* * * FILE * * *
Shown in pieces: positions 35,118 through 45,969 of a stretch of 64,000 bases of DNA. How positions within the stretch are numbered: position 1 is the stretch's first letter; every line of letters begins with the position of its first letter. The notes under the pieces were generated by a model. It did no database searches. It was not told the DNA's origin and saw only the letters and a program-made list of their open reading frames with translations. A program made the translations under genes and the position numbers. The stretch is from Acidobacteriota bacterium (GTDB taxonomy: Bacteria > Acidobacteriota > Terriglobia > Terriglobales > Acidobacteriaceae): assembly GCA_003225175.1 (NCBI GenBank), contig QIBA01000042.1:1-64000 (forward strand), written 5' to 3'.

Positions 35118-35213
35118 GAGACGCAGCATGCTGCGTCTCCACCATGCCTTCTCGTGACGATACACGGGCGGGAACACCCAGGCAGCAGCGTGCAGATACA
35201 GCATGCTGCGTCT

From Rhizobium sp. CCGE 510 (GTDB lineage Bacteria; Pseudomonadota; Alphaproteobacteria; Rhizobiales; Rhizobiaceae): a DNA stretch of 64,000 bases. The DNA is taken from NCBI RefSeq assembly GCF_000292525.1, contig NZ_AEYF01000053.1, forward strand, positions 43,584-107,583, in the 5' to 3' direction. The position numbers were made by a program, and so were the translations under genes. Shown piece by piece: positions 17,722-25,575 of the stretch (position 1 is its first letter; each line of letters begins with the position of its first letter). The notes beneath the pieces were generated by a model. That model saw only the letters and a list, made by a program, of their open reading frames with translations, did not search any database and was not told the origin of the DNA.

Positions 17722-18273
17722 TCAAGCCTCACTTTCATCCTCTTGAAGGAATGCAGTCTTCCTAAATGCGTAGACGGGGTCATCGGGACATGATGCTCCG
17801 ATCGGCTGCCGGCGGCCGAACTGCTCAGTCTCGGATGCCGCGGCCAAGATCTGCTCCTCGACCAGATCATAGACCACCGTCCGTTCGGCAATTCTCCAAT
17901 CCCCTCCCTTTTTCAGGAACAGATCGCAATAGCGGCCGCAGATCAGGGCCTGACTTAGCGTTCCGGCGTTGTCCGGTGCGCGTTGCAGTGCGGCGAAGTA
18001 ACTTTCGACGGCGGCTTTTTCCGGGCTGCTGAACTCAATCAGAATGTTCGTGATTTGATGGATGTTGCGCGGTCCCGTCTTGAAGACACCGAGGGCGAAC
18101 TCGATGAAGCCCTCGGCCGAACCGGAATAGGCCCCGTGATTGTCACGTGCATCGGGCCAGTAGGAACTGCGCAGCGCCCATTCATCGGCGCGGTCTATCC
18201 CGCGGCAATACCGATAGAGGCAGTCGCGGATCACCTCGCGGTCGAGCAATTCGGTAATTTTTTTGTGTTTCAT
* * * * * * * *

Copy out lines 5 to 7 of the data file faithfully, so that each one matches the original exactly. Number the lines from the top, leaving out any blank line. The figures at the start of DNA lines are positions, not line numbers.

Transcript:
From Rhizobium sp. CCGE 510 (GTDB lineage Bacteria; Pseudomonadota; Alphaproteobacteria; Rhizobiales; Rhizobiaceae): a DNA stretch of 64,000 bases. The DNA is taken from NCBI RefSeq assembly GCF_000292525.1, contig NZ_AEYF01000053.1, forward strand, positions 43,584-107,583, in the 5' to 3' direction. The position numbers were made by a program, and so were the translations under genes. Shown piece by piece: positions 17,722-25,575 of the stretch (position 1 is its first letter; each line of letters begins with the position of its first letter). The notes beneath the pieces were generated by a model. That model saw only the letters and a list, made by a program, of their open reading frames with translations, did not search any database and was not told the origin of the DNA.

Positions 17722-18273
17722 TCAAGCCTCACTTTCATCCTCTTGAAGGAATGCAGTCTTCCTAAATGCGTAGACGGGGTCATCGGGACATGATGCTCCG